|If You Give Kaydence an Author (or an Illustrator)
If you give Kaydence (and her classmates) an author,
Kaydence will want one of the author's books to read.
If Kaydence reads one book, she'll want to read more books.
As Kaydence reads the books she'll want to learn more about what the author has written.
To learn more she'll want to know about the reference section of the library.
Kaydence will want to know how to use the library's catalog to find more books by the author.
And she'll want to know how to use the library's catalog to find more books with connecting themes.
If you give Kaydence knowledge about the library's catalog she will have "the keys" to the kingdom.
Once Kaydence has the keys to the kingdom she will want to read even more.
After Kaydence reads more books Kaydence and her classmates will want to discuss the books.
During their discussions they will want some of their questions about the writings to be answered.
In order for Kaydence and her classmates to have their questions answered they will want to meet the author.
If you give Kaydence (and her classmates) an author ...
Some potential objectives/goals that might be appropriate when
planning an author/illustrator appearance with your students:
- Students will learn fundamental principles of how writing
works, including: gathering ideas, developing content,
formulating word choice, and the importance of revision.
- Through face-to-face interactions, the students will be
provided with an opportunity to understand ways to deal with rejection,
the importance of being persistent, and how to use constructive
criticism in a positive manner.
- Through face-to-face interaction, the students will be
provided real-life examples of the use of strategies to adjust spoken,
written, and visual language to communicate effectively with a specific
audience for identified purposes.
- Students will be able to make personal connections to
readings as a means of improving comprehension and understanding of the
reading and writing process.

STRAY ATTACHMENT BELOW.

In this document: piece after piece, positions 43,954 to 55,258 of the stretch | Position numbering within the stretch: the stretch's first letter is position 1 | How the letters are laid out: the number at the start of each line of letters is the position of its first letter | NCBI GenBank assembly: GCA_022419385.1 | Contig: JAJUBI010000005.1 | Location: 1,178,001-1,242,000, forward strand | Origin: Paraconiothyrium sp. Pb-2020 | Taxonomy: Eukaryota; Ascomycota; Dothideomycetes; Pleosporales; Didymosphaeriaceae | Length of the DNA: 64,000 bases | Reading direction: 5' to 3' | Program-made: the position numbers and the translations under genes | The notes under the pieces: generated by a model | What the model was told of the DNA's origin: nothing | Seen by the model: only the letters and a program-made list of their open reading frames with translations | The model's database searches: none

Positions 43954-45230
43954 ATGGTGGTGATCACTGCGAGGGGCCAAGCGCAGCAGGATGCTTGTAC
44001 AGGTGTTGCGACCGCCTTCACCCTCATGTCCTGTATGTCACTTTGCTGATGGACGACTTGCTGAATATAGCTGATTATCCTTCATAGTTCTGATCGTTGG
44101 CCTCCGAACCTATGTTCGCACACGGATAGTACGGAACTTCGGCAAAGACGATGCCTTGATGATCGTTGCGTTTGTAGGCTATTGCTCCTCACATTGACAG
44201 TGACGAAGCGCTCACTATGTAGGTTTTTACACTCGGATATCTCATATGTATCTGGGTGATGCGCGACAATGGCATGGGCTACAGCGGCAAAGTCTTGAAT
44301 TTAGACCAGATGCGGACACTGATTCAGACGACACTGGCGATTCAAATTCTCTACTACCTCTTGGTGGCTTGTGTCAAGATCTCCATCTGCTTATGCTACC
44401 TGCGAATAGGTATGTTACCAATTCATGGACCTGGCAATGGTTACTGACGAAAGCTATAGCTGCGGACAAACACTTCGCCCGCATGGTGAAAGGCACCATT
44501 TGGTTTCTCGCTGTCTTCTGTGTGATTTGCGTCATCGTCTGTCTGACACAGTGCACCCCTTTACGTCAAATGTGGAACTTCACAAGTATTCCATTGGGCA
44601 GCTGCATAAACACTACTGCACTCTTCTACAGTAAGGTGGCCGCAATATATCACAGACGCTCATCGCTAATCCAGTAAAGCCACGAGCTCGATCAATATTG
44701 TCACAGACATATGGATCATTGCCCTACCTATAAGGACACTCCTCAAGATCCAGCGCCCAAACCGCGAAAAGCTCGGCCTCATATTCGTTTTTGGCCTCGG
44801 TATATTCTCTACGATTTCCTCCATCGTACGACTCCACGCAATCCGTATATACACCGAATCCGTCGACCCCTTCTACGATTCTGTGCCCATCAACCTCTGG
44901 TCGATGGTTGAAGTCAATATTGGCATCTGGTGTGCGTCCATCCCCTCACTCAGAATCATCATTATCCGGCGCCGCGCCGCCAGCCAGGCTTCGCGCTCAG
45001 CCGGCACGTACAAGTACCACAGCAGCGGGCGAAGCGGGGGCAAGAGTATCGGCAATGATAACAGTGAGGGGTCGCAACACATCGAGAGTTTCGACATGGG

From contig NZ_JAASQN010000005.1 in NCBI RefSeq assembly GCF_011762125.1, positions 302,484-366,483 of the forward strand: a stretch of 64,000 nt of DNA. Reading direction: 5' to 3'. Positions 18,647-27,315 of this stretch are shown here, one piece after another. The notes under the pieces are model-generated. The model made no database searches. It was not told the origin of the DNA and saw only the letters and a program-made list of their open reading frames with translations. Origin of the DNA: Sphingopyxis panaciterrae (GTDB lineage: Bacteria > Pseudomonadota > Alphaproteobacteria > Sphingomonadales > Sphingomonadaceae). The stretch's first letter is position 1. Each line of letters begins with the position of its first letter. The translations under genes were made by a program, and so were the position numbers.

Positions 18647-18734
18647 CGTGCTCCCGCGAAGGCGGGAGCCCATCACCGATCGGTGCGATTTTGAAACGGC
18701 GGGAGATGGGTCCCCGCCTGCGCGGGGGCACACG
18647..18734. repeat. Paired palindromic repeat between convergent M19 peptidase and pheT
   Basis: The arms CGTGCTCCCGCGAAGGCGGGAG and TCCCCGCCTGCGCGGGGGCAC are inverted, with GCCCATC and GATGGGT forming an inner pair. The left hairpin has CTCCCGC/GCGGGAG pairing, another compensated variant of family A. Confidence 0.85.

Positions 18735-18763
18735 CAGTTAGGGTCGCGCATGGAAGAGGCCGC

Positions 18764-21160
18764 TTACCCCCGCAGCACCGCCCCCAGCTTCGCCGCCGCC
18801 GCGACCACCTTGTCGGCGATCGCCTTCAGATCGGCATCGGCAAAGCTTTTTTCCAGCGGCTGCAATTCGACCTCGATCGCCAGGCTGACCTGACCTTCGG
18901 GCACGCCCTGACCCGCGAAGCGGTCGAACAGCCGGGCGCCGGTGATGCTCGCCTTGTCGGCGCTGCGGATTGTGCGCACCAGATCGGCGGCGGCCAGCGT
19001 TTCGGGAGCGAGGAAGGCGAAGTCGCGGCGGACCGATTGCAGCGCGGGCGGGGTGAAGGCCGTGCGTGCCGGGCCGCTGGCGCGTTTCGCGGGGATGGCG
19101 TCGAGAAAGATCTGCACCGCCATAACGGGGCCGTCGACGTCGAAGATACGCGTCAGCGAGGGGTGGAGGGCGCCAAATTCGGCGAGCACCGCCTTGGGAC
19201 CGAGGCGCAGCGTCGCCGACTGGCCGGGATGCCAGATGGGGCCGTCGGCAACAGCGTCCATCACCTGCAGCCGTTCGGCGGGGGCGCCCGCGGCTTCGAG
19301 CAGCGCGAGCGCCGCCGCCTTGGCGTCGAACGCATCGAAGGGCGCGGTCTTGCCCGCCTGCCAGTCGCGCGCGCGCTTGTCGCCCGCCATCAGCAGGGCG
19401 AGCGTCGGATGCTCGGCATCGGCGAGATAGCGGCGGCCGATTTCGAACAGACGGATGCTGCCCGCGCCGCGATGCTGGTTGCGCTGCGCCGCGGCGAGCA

- Students will be able to articulate the importance of reading and writing to lifelong learning.
- Students will come to view the entire library (public and
school) as a potential reading source as they search for more of the
author’s/illustrator’s work and for connecting themes.
- Students will develop a respect for an author’s/illustrator’s body of work.
Learning opportunities stimulated by efforts to prepare for and to use
the author/illustrator appearance as a highly motivational culmination
to a focused emphasis on literacy and literacy-related instructional
- Author/illustrator visit will promote learning by creating new connections to previously-learned material.
- Activities developed in preparation and in response to the
author/illustrator presentation will promote the exploration and
retention of reading strategies and an appreciation for life-long
- Interaction with a successful author/illustrator provides
students with opportunities and resources to develop the language
skills they need to pursue life's goals and to participate fully as
informed, productive members of society.
- Actual examples of content area knowledge and its
relationship to the reading and writing process will promote the
importance of wide reading.
- Development of instructional activities that will encourage
students to engage in activities that will require using strategies to
adjust their use of spoken, written, and visual language to communicate
effectively with a variety of audiences and for different purposes.
- Focus on resources and encourage the development of
curriculum and instruction that make productive use of the students’
emerging literacy abilities.
- Provides a structure for the sharing of literature in such a
manner that activities are organized to provide for the achievement of
curriculum and program goals as dictated by the school/district’s
By Sharron L. McElmeel
Sharron L. McElmeel is the author of several reference
books about authors and illustrators, including An Author a Month
series and the Bookpeople series, both available from Libraries
Unlimited, as well as the ABCs of an Author/Illustrator Visit (Linworth)
This article is reprinted by the permission of the
author. The article's contents may not be copied or e-mailed to
multiple sites or posted to a listserv or any WWW site without the
permission of the author. However, users may print and download this
article for individual use or for use within a school or school
district in conjunction with the preparation of an author/illustrator
©2006-2011, McBookwords, LLC
Contact the webkeeper .